I would like to think that my family is fiscally prudent. We own a small business, my wife stays home with our four children, and we try to avoid being in debt, by paying cash...
I would like to think that my family is fiscally prudent. We own a small business, my wife stays home with our four children, and we try to avoid being in debt, by paying cash as often as possible. We try to save for our retirement, our children’s education, and the odd vacation. Wherever possible, we give to charity and the church.
However, it has never ever dawned on me to put a charitable donation, or offering, on my credit card. To me, that seems ridiculous and fiscally irresponsible. That would be even more irresponsible if my family had the highest level of debt ever recorded in the history of Planet Earth.
As a small-business owner and family man, I am painfully aware of the fact that I live in the most debt-ridden country that has ever existed. Personified, the United States of America lives on credit. It pays its bills with a credit card, purchases its staples with loans, and spends more money than it makes every single year. The “credit card companies” that have provided such generous credit limits to the U.S. are the governments and corporations of the rest of the world.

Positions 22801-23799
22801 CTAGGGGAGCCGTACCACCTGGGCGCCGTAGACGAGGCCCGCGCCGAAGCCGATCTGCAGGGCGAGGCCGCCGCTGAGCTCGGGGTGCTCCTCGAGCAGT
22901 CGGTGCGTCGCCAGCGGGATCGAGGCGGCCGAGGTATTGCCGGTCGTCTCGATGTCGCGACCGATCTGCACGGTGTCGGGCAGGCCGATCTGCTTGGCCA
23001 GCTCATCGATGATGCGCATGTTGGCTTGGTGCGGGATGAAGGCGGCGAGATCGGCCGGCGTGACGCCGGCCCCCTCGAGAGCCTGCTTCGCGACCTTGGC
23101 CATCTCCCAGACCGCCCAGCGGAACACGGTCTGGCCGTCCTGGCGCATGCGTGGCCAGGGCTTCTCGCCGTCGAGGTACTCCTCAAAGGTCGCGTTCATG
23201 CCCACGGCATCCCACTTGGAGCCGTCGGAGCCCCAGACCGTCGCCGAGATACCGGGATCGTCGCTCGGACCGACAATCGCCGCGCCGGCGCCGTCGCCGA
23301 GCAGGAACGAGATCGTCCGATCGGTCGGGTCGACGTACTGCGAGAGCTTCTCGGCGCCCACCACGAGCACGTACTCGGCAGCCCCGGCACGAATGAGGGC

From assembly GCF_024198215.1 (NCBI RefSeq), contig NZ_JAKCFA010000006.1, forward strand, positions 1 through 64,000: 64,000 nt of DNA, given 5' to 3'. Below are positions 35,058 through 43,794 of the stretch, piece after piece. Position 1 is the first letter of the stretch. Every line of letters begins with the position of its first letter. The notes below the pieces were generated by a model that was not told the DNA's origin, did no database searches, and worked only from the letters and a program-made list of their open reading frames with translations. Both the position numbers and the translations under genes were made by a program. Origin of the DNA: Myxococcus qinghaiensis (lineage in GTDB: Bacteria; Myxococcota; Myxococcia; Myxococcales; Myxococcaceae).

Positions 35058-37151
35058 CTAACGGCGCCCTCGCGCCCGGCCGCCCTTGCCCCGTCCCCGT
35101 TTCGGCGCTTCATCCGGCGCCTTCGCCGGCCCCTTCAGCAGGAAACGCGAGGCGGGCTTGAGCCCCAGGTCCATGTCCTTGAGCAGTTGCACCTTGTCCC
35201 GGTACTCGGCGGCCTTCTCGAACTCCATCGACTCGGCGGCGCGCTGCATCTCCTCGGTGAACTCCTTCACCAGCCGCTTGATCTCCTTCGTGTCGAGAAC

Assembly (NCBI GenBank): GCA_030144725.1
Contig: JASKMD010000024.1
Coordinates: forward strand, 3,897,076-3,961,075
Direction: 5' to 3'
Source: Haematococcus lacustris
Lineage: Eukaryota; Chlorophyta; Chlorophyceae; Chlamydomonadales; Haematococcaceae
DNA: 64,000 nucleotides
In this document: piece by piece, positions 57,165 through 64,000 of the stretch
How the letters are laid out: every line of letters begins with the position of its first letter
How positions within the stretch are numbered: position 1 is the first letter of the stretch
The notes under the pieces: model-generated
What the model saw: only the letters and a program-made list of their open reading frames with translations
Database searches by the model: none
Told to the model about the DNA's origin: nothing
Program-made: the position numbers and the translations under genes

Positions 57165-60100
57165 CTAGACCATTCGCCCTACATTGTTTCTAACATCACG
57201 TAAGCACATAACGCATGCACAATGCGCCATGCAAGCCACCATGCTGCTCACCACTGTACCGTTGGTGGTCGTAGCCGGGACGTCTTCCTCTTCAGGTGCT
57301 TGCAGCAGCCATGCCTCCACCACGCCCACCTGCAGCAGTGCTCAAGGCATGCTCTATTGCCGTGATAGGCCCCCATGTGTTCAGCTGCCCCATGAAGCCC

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What’s gonna happen when our creditors decide we are just not worthy of more credit? What’s gonna happen if they decide to send us to the collections department?
I am not a miser, far from it. And my heart bleeds for the victims of the tsunamis, particularly the innocent children. Yet, I wonder whether putting another $350 million on our “credit card” is a wise idea. Then I discover that the White House is considering changing the structure of Social Security benefits so future retirees (I, my wife, my children) will get less. Huh?
Maybe I am just a callous, selfish, overworked, tax-burdened small businessman, struggling to make ends meet in the most oppressive state for enterprise, in the most debt-ridden country since the beginning of time. But more than half of every dollar I earn goes to either Seattle, Everett, Olympia, Ogden, Utah, or Washington, D.C., in taxes, levies, fees and other imperative governmental charges.
Am I the only person who is somewhat uncomfortable that in the space of 24 hours my federal government has put over one-third of a billion dollars on the “credit card” and told me that when I retire it will pay me less?
There is no shame in looking the world in the eye and saying, “Sorry… we just can’t afford it.” Because, despite the bleeding hearts who would say otherwise, we can’t.
David Ruffley Mullineux takes care of business in Snohomish.